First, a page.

Claim 55. A tennis racket as in claim 1
comprising a frame formed of a resin reinforced fiber material having a head portion, a throat portion, and a shaft portion; said head portion inclosing a space
suitable to support a string netting in a plane, said head portion having two arms of thin wall crossection approaching the throat portion, said two arms of said head portion merging with the throat portion; said throat portion merging with the shaft portion, said shaft portion merging with the grip portion, said grip portion having a crossection having a thin wall. Said grip portion formed suitably for the hand to grip.

Claim 56. A tennis racket as in claim 1 having a hollow metal frame of two part shell construction
comprising substantially outer and inner shells each having an open side and two opposing sides connected by a central wall, the outer shell receiving the inner shell in an inverted position therein, said opposing sides of the outer shell adjacent to the opposing sides of the inner shell; means for fastening said sides of the outer shell to the adjacent side of the inner shell; said frame having a head portion capable of supporting a string netting in a plane, a throat portion a shaft portion.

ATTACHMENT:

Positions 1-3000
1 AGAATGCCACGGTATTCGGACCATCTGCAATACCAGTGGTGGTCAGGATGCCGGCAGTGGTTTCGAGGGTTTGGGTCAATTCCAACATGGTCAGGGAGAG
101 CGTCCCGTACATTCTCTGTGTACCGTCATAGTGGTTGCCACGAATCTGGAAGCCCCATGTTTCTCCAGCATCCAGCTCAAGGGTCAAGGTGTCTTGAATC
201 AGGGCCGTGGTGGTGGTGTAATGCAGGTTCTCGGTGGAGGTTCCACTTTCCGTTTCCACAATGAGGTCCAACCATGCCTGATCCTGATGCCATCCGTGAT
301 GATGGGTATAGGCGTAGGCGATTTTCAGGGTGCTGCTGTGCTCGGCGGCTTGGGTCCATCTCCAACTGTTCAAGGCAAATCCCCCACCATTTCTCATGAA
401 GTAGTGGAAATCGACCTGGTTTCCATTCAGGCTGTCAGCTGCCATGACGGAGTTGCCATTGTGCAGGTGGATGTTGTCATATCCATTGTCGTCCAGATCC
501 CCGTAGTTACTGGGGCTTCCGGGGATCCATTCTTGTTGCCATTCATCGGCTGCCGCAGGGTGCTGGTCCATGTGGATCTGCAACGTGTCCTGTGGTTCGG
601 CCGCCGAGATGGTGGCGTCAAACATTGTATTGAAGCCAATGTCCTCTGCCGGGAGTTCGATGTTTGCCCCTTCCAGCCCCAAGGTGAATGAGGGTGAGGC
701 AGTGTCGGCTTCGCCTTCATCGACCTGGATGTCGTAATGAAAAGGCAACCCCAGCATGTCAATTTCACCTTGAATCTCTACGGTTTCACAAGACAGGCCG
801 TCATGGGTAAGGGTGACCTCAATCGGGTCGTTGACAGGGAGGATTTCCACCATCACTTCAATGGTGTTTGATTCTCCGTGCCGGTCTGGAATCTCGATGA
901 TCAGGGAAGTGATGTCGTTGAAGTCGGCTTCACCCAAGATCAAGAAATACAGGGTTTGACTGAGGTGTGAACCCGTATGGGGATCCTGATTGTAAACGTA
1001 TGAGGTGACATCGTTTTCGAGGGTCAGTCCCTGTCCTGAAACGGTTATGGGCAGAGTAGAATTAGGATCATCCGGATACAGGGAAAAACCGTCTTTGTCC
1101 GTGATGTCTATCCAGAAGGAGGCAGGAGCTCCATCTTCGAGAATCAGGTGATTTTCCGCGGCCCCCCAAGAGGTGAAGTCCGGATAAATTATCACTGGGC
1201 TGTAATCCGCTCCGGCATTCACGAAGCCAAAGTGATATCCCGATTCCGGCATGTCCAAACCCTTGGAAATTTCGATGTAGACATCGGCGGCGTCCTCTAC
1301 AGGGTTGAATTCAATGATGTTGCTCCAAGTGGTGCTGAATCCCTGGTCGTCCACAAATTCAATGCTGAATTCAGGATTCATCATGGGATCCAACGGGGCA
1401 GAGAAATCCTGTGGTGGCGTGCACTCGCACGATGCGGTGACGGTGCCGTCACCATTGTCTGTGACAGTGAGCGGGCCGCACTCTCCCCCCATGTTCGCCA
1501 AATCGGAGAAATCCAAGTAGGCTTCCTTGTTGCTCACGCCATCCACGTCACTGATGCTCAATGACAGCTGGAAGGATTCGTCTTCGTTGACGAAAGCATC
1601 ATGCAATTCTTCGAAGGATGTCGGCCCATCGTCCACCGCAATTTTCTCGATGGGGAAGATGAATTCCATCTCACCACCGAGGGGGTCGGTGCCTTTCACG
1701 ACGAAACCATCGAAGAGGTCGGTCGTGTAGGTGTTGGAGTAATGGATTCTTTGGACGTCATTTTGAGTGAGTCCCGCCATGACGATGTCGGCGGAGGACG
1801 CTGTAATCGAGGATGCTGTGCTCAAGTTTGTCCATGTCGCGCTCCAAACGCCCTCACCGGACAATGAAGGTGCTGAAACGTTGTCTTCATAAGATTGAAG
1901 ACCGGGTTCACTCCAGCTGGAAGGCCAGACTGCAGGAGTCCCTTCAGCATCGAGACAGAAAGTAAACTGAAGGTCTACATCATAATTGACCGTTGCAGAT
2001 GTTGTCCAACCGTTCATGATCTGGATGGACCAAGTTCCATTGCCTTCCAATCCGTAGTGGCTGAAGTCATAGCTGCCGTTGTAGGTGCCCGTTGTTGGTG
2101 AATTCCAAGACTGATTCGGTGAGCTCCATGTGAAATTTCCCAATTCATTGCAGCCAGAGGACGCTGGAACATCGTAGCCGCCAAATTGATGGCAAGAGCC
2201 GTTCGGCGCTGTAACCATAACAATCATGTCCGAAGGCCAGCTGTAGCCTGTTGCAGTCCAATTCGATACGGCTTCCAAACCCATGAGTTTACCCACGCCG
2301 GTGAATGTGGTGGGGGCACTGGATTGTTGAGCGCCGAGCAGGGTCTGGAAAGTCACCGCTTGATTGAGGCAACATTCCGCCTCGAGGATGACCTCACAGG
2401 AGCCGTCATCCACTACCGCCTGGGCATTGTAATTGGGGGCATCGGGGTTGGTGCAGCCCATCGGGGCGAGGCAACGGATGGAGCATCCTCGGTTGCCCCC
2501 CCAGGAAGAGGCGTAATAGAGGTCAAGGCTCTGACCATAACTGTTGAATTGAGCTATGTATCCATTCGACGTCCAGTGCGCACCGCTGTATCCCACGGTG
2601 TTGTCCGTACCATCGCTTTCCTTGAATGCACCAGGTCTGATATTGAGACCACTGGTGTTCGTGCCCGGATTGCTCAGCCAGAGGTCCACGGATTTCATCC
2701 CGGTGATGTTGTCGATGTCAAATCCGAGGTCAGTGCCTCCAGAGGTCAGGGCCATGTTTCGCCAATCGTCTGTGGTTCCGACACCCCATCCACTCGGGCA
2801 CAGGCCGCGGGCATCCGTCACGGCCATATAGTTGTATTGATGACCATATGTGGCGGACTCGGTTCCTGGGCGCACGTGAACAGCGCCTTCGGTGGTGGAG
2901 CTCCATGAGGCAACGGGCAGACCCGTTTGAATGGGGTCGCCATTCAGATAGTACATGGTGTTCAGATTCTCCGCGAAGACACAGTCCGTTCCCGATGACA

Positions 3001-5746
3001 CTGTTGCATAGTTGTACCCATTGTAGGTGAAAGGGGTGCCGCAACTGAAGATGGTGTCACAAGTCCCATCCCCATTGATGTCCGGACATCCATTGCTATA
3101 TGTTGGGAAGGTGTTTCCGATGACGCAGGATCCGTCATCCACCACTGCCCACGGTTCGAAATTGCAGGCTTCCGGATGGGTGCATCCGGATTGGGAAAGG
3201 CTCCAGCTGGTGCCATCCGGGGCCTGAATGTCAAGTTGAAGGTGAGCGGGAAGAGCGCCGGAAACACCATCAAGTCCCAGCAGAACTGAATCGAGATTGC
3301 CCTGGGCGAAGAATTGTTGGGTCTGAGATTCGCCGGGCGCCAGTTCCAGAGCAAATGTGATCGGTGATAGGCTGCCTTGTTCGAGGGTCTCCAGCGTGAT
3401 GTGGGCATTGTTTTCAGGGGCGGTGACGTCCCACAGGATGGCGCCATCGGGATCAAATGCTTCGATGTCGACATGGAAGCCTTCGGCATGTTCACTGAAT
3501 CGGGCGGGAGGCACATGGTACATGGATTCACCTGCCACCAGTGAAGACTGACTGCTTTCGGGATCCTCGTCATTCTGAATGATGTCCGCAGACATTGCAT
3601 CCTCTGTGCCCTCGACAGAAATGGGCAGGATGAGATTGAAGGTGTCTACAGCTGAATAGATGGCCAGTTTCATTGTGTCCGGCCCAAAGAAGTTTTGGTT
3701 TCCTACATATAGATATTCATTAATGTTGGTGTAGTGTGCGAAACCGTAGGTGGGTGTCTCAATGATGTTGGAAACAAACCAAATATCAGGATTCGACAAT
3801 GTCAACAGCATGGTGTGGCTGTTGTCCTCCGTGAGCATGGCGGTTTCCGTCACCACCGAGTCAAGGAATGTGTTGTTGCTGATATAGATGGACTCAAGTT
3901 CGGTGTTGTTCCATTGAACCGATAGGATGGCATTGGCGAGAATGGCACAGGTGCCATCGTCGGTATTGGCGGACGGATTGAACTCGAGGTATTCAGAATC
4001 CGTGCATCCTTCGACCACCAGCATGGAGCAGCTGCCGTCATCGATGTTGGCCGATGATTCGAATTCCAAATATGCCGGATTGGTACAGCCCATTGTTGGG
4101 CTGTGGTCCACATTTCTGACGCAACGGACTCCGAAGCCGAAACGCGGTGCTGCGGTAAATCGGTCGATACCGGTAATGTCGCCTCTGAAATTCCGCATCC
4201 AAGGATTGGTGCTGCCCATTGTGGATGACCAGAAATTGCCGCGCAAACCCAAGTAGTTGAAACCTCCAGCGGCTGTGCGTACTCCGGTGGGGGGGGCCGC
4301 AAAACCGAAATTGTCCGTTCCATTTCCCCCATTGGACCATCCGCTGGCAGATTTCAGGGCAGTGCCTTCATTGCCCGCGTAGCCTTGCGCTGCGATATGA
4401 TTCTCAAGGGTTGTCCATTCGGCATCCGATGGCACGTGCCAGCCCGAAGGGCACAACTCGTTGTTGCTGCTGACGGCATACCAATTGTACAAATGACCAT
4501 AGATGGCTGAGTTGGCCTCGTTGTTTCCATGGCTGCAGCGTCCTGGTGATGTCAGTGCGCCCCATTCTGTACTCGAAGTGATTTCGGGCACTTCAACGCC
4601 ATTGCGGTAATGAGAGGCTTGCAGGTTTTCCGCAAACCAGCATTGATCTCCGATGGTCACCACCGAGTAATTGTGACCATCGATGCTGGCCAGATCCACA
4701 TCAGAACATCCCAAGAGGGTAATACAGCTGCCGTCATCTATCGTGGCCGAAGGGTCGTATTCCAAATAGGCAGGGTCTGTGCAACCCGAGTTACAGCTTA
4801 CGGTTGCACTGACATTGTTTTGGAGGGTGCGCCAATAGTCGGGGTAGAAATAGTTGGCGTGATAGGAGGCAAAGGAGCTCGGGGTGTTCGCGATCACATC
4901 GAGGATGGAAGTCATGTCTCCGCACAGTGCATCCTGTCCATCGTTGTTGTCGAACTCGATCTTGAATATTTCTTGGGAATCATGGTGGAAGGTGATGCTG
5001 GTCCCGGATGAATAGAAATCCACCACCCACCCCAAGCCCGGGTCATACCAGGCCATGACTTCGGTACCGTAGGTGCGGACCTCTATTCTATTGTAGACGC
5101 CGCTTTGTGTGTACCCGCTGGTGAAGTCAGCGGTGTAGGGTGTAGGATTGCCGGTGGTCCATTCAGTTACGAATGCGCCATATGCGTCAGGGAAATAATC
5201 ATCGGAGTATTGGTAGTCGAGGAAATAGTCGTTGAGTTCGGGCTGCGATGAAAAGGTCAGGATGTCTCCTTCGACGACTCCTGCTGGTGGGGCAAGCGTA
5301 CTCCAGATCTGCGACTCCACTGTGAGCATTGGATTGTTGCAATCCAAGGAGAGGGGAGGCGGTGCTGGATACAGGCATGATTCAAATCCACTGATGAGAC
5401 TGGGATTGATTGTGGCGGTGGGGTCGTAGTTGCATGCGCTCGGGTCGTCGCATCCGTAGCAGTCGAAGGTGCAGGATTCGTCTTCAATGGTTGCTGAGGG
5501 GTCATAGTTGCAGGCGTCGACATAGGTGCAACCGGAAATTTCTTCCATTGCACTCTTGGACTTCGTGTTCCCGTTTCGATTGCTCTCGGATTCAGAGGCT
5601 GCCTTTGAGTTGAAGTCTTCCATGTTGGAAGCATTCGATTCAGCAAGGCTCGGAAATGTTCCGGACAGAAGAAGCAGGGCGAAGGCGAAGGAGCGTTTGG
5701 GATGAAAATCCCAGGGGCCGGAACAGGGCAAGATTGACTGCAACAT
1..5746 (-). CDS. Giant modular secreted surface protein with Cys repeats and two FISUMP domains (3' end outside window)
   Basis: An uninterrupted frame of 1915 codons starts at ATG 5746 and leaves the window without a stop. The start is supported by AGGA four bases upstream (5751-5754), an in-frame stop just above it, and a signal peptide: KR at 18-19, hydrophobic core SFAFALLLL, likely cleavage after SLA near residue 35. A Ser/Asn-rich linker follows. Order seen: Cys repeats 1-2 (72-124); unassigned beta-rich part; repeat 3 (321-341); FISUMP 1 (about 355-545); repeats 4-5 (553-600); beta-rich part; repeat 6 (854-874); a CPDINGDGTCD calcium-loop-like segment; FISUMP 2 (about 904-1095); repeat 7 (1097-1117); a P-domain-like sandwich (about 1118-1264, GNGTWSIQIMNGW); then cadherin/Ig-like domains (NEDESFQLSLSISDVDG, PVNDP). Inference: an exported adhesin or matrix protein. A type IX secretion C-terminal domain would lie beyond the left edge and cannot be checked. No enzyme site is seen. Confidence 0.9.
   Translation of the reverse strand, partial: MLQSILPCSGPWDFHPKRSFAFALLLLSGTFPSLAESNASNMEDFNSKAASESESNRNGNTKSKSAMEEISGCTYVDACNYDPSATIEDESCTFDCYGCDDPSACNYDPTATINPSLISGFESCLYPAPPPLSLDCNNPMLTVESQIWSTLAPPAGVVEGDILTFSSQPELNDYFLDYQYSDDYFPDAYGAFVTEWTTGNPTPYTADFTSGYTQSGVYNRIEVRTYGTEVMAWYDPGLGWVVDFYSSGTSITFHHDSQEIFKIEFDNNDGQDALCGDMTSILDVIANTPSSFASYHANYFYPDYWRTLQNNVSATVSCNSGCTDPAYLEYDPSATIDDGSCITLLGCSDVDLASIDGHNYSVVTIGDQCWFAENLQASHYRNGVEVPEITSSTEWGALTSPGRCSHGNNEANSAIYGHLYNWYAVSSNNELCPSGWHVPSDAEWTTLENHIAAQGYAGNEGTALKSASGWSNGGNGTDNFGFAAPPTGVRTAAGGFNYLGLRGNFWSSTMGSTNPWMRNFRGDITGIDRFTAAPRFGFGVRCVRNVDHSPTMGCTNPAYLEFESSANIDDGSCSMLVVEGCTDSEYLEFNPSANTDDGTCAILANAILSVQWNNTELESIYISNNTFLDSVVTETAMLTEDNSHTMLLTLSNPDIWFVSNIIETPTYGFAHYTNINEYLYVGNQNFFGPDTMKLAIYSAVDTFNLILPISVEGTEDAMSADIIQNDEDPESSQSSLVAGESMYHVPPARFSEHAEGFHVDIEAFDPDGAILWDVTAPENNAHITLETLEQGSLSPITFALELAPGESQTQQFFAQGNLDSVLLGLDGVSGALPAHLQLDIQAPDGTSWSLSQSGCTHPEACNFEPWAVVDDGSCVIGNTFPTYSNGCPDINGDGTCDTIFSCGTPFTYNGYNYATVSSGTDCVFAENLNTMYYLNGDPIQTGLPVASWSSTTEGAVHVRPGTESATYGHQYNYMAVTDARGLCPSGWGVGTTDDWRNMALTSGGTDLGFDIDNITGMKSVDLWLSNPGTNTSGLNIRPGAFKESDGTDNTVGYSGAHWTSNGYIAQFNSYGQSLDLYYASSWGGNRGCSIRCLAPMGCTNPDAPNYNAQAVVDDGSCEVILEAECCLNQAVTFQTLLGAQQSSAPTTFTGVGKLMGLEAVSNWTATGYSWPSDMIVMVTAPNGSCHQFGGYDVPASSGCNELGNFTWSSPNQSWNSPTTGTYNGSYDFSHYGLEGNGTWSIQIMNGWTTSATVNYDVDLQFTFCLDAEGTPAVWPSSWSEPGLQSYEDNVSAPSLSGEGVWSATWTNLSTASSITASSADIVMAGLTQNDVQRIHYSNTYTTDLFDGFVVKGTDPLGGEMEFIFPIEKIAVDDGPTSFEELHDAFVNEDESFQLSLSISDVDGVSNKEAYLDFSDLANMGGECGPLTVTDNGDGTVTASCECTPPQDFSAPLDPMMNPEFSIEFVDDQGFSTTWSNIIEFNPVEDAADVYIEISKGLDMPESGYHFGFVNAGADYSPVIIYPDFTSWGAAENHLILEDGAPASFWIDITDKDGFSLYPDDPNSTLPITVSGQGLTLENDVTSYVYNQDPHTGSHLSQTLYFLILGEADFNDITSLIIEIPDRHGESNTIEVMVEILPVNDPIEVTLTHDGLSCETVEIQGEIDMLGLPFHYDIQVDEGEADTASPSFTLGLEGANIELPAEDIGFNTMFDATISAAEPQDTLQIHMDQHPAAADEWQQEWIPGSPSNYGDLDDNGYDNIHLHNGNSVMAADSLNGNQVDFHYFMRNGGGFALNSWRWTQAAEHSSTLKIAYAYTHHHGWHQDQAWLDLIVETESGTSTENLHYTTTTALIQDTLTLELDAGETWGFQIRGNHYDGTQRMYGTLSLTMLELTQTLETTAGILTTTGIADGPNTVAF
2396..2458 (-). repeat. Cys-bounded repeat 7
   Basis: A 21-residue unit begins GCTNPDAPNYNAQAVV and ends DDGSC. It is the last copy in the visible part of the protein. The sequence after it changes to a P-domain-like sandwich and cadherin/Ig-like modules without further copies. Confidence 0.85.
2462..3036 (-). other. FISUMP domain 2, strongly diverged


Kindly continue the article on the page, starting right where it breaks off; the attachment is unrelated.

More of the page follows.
Claim 57. A tennis racket as in claim 53;
and a removable thin sleeve tightly secured without
pleats over said grip member, said sleeve being made of thin cloth, said cloth having all fibers woven and lying substantially in a surface, said cloth having an upper side and a lower side, and said cloth having at least one side free of adhesive material, and said cloth being durable, and light in weight.

Claim 58. A tennis racket comprising at least a head portion, a throat portion, and a grip portion;